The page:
Assyria's End

Contacts between Israel and Assyria during its last century illuminate the Scripture record.

William H. Shea, Ph.D., is an associate professor of Old Testament at Andrews University Theological Seminary, Berrien Springs, Michigan.

Following Sennacherib's death in 681 B.C., two strong kings, Esarhaddon (681- 669 B.C.) and Ashurbanipal (669-626 B.C.), ruled Assyria through most of that century. Then the Assyrian Empire fell into pieces after two decades of chaotic internal politics. This concluding article in the series on Israel and Assyria will deal with several points of contact be tween the Biblical text and both Esarhaddon and Ashurbanipal, as well as a brief view of the fall of Nineveh and the subsequent demise of Assyria as a political entity. Thus the relations between the two Hebrew kingdoms and Assyria as they have been discussed in this series of articles are brought down to the time when Assyria is no more.

Esarhaddon's succession

Both the Bible and an inscription of Esarhaddon refer to his irregular accession to the throne of Assyria. "Then Sennacherib king of Assyria departed, and went home, and dwelt at Nineveh. And as he was worshiping in the house of Nisroch his god, Adrammelech and Sharezer, his sons, slew him with the sword, and escaped into the land of Ararat. And Esarhaddon his son reigned in his stead" (2 Kings, 19:36, 37, R.S.V.).*

The juxtaposition of this verse with the encounter between Hezekiah and Sennacherib (chaps. 18, 19) appears to imply that Sennacherib was assassinated soon after he returned to Nineveh. However, Hezekiah died in 686 B.C. and Sennacherib in 681 B.C., five years or more after the main events of 2 Kings 18 and 19.

Esarhaddon was not the eldest son, yet Sennacherib apparently named him as his successor. Says Esarhaddon's inscription: "I was indeed their youngest brother among my elder brothers, but my own father . . . has chosen me . . . saying: 'This is the son to be elevated to the position of a successor of mine.' "

Sennacherib's older sons assassinated their father in an evident attempt to circumvent Esarhaddon's succession. He tells of his brothers' efforts to take over the kingship but does not say that they killed their father: "Thereupon, my brothers went put of their senses, doing everything that is wicked in the eyes of the gods and mankind, and continued in by William H. Shea their evil machinations. They even drew weapons in the midst of Nineveh, which is against the will of the gods, and butted each other—like kids—to take over the kingship."

Esarhaddon's brothers carried out their plot while he was away on a military campaign. Consequently he had to march on Nineveh with his troops when he received word of the assassination. "Ishtar, the lady of battle, who likes me to be her high priest, stood at my side breaking their bows [of the troops of his brothers], scattering their orderly battle array. And then they spoke among themselves: 'This is our king.' Upon her lofty command they went over in masses to me and rallied behind me. . . . The people of Assyria who had sworn an oath by the life of the great gods on my behalf, came to meet me and kissed my feet. But they, the usurpers, who had started the rebellion, deserted their most trustworthy troops when they heard the approach of my expeditionary corps, and fled to an unknown country."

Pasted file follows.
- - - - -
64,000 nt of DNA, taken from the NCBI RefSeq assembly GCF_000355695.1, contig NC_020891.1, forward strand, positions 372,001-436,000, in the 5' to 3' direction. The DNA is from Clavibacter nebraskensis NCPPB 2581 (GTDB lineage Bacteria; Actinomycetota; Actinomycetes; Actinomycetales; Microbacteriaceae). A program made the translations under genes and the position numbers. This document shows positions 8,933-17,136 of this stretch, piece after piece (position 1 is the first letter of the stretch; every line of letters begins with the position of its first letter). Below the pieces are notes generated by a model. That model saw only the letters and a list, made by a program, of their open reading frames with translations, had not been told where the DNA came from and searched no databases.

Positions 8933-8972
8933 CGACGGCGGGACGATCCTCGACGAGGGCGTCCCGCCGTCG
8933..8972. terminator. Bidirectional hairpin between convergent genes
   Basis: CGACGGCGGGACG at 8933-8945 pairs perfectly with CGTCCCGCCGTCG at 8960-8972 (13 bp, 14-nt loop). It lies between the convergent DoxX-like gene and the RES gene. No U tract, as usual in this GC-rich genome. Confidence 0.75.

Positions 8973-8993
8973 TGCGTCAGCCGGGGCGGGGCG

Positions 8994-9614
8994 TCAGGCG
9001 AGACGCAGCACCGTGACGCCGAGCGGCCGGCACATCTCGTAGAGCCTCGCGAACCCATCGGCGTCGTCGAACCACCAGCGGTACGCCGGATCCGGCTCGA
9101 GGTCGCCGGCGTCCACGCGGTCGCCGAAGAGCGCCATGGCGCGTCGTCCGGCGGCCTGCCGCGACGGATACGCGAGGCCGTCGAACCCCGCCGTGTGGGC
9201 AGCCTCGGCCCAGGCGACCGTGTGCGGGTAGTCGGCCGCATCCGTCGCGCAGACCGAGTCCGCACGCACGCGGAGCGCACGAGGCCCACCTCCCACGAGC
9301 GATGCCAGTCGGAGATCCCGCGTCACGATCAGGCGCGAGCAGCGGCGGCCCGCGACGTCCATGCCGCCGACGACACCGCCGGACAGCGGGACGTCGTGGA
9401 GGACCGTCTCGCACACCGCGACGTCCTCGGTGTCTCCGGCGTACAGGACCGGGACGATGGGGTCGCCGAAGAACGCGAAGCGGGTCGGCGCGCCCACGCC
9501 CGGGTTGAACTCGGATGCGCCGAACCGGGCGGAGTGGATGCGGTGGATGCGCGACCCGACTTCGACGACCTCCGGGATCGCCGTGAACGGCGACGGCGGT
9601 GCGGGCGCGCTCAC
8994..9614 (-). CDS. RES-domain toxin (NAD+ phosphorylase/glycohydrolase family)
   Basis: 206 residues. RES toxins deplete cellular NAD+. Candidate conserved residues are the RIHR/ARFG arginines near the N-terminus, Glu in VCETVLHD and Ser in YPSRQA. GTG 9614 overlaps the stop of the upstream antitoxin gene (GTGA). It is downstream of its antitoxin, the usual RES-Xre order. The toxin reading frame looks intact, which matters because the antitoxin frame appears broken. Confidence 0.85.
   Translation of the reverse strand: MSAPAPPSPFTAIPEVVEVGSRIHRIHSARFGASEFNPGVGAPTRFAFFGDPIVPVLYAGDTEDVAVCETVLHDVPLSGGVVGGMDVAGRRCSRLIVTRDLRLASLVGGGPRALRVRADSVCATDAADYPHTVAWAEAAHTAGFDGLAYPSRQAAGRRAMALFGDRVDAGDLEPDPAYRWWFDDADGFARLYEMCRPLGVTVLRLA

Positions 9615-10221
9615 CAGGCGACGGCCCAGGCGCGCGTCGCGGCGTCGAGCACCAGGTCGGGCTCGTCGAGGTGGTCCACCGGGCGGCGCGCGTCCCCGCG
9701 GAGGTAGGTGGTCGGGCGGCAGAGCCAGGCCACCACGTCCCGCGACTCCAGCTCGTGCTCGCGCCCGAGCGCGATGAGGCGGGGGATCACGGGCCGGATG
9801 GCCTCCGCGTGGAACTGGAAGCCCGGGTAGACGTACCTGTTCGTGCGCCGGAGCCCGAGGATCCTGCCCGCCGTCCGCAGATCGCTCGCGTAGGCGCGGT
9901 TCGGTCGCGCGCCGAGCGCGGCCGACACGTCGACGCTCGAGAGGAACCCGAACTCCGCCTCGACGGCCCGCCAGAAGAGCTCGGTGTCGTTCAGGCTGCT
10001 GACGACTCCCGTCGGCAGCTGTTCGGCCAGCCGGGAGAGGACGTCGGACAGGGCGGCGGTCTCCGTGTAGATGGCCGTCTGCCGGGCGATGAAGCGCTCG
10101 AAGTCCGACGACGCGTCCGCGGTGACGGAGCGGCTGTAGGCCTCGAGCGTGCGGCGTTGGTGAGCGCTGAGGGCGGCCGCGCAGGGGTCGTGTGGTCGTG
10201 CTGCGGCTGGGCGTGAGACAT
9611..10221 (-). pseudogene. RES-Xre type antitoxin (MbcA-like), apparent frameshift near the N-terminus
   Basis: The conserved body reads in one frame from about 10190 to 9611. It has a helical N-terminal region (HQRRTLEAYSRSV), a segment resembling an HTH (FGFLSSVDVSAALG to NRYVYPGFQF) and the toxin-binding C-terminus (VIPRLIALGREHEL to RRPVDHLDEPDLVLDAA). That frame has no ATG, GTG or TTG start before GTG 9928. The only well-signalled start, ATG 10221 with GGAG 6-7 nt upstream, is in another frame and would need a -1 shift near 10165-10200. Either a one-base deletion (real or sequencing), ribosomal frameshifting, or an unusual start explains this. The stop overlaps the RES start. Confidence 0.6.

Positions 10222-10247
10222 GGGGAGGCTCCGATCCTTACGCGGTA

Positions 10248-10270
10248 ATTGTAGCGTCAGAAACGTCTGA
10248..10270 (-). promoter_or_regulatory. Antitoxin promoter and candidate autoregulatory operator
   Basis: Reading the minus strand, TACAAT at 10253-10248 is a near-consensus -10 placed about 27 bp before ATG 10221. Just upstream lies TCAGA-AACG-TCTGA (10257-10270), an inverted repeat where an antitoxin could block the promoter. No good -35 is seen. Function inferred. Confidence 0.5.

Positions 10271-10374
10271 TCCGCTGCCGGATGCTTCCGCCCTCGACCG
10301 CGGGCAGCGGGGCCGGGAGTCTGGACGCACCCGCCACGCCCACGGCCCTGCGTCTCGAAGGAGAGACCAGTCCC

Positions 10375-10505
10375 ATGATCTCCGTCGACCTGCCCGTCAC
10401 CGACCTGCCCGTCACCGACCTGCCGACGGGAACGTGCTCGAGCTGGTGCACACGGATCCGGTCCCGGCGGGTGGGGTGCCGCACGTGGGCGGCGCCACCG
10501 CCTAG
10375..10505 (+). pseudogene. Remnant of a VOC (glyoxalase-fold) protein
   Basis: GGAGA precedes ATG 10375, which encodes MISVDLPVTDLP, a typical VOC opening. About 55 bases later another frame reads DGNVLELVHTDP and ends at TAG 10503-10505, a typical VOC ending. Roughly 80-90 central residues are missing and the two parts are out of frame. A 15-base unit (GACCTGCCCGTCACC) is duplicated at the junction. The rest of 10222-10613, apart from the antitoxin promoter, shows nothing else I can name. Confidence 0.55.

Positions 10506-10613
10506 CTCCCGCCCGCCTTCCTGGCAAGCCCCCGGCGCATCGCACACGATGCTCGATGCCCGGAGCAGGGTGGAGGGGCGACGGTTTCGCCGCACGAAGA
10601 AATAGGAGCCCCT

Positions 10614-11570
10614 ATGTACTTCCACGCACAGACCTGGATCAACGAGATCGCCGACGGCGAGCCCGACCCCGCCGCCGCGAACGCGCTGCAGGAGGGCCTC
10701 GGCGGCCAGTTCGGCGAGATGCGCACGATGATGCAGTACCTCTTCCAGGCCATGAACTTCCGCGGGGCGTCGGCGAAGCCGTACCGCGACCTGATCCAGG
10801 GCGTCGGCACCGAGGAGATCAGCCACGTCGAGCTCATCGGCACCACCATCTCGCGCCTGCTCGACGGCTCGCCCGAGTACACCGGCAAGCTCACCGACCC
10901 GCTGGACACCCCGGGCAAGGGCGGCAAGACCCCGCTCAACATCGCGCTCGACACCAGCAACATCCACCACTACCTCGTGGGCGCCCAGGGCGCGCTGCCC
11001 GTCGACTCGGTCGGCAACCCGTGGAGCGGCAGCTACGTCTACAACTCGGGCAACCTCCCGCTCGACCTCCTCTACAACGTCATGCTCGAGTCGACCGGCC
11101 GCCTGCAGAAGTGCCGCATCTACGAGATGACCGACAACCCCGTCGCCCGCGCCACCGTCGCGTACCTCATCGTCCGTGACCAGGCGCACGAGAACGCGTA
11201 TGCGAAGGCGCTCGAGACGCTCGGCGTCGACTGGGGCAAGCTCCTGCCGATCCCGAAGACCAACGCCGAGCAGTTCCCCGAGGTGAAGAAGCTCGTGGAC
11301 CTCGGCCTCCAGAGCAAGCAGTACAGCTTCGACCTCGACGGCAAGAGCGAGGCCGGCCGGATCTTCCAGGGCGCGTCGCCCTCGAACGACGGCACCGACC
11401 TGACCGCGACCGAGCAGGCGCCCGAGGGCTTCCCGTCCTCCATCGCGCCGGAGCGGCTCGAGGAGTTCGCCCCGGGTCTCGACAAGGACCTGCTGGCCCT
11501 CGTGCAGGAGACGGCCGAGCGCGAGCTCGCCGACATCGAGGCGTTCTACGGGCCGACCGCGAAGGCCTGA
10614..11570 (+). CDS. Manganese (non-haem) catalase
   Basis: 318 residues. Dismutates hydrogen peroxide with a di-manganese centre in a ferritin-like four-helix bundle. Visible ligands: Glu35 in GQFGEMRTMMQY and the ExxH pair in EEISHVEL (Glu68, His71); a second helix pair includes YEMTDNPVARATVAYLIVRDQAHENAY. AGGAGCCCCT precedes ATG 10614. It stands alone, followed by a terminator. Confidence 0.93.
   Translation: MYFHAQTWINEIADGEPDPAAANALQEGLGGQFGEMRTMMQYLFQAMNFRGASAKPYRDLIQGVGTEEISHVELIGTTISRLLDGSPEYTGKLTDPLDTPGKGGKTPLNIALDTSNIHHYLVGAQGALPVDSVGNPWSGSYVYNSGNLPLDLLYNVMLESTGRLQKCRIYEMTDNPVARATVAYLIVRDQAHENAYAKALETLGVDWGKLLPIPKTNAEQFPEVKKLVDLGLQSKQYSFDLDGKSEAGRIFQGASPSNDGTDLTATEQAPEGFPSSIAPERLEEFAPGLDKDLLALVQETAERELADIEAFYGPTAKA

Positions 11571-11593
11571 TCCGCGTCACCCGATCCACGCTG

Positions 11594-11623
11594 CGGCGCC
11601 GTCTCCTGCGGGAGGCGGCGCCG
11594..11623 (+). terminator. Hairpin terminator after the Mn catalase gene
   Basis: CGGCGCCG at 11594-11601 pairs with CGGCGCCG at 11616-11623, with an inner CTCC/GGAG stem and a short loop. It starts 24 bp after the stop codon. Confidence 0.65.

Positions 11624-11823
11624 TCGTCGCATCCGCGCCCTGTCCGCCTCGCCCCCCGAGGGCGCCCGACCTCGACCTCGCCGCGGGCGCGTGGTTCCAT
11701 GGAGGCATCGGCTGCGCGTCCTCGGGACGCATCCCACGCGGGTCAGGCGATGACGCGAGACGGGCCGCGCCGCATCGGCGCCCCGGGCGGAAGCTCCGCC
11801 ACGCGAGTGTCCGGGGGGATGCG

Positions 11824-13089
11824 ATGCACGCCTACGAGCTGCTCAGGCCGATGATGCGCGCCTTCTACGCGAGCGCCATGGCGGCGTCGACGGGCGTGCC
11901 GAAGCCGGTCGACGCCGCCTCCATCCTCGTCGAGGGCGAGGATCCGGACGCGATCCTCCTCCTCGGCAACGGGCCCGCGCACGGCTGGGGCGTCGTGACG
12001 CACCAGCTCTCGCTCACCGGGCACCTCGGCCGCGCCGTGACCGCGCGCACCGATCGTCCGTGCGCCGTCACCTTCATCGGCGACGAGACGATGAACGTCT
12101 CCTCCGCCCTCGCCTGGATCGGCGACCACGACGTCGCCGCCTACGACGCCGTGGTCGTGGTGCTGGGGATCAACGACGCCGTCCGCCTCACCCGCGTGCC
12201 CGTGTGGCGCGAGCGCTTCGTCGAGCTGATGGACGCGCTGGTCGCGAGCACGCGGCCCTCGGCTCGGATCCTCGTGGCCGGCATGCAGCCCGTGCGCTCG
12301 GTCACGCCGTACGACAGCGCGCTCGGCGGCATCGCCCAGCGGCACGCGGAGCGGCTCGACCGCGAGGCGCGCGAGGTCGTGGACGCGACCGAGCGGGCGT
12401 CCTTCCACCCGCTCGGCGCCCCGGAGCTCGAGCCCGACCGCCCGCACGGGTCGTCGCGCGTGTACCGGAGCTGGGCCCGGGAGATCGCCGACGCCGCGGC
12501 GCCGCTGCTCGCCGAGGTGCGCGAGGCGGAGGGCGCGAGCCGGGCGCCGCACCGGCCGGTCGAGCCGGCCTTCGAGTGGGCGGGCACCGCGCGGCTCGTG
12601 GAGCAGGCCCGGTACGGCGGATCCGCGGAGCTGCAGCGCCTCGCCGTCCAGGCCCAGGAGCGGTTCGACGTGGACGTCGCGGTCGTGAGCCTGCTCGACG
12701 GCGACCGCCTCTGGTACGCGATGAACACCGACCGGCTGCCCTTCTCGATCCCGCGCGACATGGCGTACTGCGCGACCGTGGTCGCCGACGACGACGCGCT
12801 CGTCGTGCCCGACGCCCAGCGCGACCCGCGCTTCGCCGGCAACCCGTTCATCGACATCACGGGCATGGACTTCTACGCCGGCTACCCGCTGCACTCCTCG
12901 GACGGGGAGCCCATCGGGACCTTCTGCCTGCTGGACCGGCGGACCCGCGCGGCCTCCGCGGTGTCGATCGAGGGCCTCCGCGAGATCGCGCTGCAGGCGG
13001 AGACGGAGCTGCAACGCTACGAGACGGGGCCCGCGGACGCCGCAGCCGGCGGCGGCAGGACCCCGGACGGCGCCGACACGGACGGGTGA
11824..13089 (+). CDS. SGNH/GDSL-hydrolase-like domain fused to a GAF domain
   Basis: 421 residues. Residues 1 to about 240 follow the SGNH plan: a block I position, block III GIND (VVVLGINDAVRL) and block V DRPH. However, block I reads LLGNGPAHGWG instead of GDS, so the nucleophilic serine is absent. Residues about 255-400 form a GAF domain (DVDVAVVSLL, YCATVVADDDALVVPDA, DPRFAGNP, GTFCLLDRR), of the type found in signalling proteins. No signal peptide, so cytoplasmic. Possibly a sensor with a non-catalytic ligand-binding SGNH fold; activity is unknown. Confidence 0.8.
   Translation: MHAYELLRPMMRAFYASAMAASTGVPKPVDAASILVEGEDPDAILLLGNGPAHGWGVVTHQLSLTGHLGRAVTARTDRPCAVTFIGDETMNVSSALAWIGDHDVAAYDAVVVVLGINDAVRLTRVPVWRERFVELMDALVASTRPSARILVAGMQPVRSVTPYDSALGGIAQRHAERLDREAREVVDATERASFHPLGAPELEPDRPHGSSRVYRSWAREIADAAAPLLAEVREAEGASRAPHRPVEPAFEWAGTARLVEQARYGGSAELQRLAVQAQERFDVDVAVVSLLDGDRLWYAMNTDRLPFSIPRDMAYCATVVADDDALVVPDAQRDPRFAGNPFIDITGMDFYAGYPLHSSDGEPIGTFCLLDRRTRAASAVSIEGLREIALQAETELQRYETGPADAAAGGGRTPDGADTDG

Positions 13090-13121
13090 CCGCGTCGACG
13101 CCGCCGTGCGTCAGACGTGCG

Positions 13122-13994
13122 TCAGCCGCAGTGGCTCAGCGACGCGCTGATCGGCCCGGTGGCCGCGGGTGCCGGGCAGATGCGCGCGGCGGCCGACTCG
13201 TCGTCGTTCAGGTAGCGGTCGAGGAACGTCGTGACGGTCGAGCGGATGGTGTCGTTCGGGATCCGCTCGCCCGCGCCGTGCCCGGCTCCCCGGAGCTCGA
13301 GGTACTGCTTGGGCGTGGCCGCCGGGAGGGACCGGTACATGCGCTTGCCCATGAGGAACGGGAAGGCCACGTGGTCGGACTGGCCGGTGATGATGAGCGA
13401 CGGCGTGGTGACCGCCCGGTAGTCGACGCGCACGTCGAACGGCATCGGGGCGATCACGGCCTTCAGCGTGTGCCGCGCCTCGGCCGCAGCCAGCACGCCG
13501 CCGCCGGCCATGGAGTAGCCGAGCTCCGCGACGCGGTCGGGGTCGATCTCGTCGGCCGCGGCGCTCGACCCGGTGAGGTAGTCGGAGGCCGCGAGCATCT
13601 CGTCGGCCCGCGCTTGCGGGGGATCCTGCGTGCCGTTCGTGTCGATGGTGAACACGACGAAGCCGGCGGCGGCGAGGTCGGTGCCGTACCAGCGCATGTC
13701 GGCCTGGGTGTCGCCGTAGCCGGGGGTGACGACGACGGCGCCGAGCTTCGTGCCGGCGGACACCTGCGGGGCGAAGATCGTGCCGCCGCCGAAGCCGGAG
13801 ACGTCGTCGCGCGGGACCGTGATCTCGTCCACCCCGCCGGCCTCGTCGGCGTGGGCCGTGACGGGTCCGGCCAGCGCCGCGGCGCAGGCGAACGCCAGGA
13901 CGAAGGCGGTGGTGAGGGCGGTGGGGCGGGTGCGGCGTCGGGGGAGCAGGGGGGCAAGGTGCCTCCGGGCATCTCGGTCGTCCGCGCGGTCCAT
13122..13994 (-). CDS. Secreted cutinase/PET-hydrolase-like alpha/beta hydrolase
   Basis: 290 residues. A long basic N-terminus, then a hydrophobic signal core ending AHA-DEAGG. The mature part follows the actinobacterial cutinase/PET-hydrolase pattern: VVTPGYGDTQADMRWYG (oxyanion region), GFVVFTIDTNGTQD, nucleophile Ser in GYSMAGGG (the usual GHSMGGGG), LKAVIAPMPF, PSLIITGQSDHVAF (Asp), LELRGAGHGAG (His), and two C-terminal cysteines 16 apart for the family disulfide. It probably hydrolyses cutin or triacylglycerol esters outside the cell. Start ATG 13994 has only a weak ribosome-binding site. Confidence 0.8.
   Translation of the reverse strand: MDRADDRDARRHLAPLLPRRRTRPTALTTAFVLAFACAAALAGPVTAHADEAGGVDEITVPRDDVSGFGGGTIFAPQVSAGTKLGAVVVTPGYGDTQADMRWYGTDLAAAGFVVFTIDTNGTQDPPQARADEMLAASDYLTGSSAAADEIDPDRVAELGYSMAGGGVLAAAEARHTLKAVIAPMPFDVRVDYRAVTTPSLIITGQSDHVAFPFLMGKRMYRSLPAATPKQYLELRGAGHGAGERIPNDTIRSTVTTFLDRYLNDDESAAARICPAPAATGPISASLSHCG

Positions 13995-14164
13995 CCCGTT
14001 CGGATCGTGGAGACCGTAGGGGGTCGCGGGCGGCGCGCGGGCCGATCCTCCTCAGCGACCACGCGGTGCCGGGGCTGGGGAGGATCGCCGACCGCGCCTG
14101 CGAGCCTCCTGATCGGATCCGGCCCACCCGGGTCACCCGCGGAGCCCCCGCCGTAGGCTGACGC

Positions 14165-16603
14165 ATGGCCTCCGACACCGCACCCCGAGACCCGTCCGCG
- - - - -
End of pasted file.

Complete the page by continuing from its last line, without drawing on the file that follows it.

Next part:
Esarhaddon and Manasseh

The regnal years recorded in 2 Kings for the kings of Judah through the seventh century B.C. total ten years more than the figures indicated by well-fixed dates from Assyria and Babylon. The discrepancy is most reasonably attributed to a coregency between Hezekiah and Manasseh from 696 to 686 B.C. The 55 regnal years attributed to Manasseh in 2 Kings 21:1 began when he was installed as coregent with his father Hezekiah, which means that he ruled until 641 B.C., a period spanning the whole of Esarhad don's reign in Assyria and more than half the reign of his successor, Ashurbanipal. Hence we should not be surprised to find Manasseh named in the inscriptions of both these kings. Esarhaddon lists him among those kings of the west who had to provide building materials for his pal ace: "I called up the kings of the country of Hatti [Syro-Palestine in general] on the other side of the [Euphrates] river. . . . Together twenty-two kings of Hatti, the seashore and the islands; all these I sent out and made them transport . . . building materials for my palace." Manasseh, king of Judah, appears in the list of the twenty-two kings.

Assyria had a three-step foreign policy toward the peoples it subjugated: First, they were to pay tribute. As long as they paid, all was well. The army marched through some portion of the empire each year to stimulate such payments and to ensure the loyalty of the political entities in that area. Second, those political entities who did not remain loyal were re conquered. At this stage some rebels would be executed, while others, including hostages from the nobility and royalty, would be departed, and the king would be replaced with a pro-Assyrian ruler. Finally, if a city-state or kingdom persisted in rebellion, its cities would be destroyed and part of its population executed, while the rest would be deported. By uprooting the population from their land, the Assyrians hoped to quench rebellion. Esarhaddon is mentioned in the Bible (Ezra 4:2) as one of the kings who settled foreign deportees in Samaria.